September 2012

CUSTODY DIRECTORY PART 1

Two French banks saw their global assets under custody shrink during our survey period, while Citi, formerly the largest custodian of European assets,was overtaken by an American rival, finds Nick Fitzpatrick.

BNP Paribas Securities Services
Charles Cock, head of client development

How has your custody business developed from pure custody to become a broader asset-servicing offering?
BNP Paribas Securities Services started providing custody services to institutional investors and financial intermediaries in 1986.

The expansion into a full range of products to serve asset managers and asset owners has been based on a combination of lift outs (BNP Paribas Asset Management) and strategic acquisitions (Cogent in 2002, and Fortis Bank in 2009).

Growth has ensured a constantly expanded product range and geographical presence. Starting from a historical leadership position in Europe, the business builds on the strong, established global presence of the BNP Paribas Group around the world to cover all of the key markets.

What has been the single most important development in your business since the start of the financial crisis for confronting a custody or asset servicing challenge?
[There is] a well executed deleveraging plan – including significantly reduced exposure to sovereign debt and significantly strengthened solvency.

As well, a large portion of the global assets safe-kept for our clients are controlled by BNP Paribas in the local markets (where BNP Paribas also acts as sub-custodian), thus reassuring clients by the risk profile of BNP Paribas for the full chain of their activity.

There has been a particular focus in derivatives activity for which BNP Paribas provides both execution and clearing for listed and over-the-counter derivatives.  In terms of product development, we have responded to increased demand for enhanced collateral management to help clients seeking higher levels of protection.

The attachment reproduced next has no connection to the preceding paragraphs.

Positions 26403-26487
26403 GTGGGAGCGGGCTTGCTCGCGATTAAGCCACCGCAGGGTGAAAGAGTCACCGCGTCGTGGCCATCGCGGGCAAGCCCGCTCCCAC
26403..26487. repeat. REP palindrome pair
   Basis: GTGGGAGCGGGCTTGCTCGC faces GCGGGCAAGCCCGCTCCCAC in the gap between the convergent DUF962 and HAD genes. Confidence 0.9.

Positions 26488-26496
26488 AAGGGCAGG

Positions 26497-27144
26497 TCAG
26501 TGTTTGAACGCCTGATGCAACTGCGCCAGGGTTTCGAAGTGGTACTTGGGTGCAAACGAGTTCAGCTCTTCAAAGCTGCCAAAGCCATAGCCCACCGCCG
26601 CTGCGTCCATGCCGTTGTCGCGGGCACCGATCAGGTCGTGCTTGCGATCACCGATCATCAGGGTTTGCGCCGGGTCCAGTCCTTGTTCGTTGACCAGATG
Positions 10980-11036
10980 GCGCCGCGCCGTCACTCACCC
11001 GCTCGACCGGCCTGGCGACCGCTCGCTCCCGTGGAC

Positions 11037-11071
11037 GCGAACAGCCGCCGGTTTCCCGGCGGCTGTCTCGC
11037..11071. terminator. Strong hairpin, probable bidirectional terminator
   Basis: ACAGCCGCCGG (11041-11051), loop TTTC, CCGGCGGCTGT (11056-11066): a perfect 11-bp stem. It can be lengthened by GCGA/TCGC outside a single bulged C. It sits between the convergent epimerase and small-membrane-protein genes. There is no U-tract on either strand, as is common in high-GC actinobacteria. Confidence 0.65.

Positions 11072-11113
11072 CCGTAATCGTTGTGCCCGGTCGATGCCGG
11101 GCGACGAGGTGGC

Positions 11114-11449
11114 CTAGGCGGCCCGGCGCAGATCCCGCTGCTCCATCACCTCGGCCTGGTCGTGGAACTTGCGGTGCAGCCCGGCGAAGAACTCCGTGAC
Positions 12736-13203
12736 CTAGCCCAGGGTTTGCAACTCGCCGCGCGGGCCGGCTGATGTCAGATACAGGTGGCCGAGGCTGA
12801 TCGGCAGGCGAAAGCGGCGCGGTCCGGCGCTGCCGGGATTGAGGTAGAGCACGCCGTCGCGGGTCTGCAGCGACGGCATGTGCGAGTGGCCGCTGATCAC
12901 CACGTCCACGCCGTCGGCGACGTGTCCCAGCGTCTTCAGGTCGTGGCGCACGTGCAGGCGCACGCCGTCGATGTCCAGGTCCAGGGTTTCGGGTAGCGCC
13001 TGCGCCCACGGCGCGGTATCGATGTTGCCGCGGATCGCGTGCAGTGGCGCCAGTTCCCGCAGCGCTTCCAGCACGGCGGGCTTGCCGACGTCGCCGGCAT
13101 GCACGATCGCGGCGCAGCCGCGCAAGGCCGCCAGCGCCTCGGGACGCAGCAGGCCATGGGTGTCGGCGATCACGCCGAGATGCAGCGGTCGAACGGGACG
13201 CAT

How well prepared do you think fund managers are for the expected increase in custody costs resulting from tougher liability rules?
BNP Paribas believes that its clients are well prepared for tougher liability rules and increased regulation. We work hard to contribute to the implementation of regulatory change in the best interests of our clients and the industry as a whole. On a regular basis, we distribute white papers and briefing documentation about regulation to clients. We also host seminars, webinars and industry conferences about regulatory issues, to educate and inform our clients about all the impacts and costs for them and for the securities services industry.  

What is your approach to managing sub-custody networks and has it changed since the start of the financial crisis?
Having an expansive geographical footprint is an important component to ensure the protection of assets. Our network is made of a mix of proprietary and other expert providers, although our preferred approach is to have our own direct local market access in all countries representing a significant part of our clients’ activity. Any external providers are strictly limited to solid global banking groups, which in most cases are also systematically important financial institution banks.

The selection and monitoring of our sub-custodians is based on a “5C” policy: credit, commitment, compliance, client service, cost with the major objective being the highest protection of our clients’ assets.

During the past twelve months, we have changed sub-custodians in seven markets; for three of them, this was as the result of our expanding proprietary network. Assets in markets covered by our proprietary network represent about 80% of our total clients’ assets, and this percentage will reach 90% by mid 2013, with three additional markets.

Given the pressure asset servicers are experiencing, what actions have you had to take to maintain profitability?
Operational efficiency is a key priority and as well as reinforcing business-as-usual cost management governance, we have invested in and realised regional operational centre’s as part of our internationalisation strategy.  Maintaining a diversified business and geographical mix is crucial to our long-term growth and development and we are continually increasing our global presence.

BNY Mellon Asset Servicing
Hani Kablawi, executive vice president and head of Emea asset servicing

­­­How has your custody business developed from pure custody to become a broader asset-servicing offering?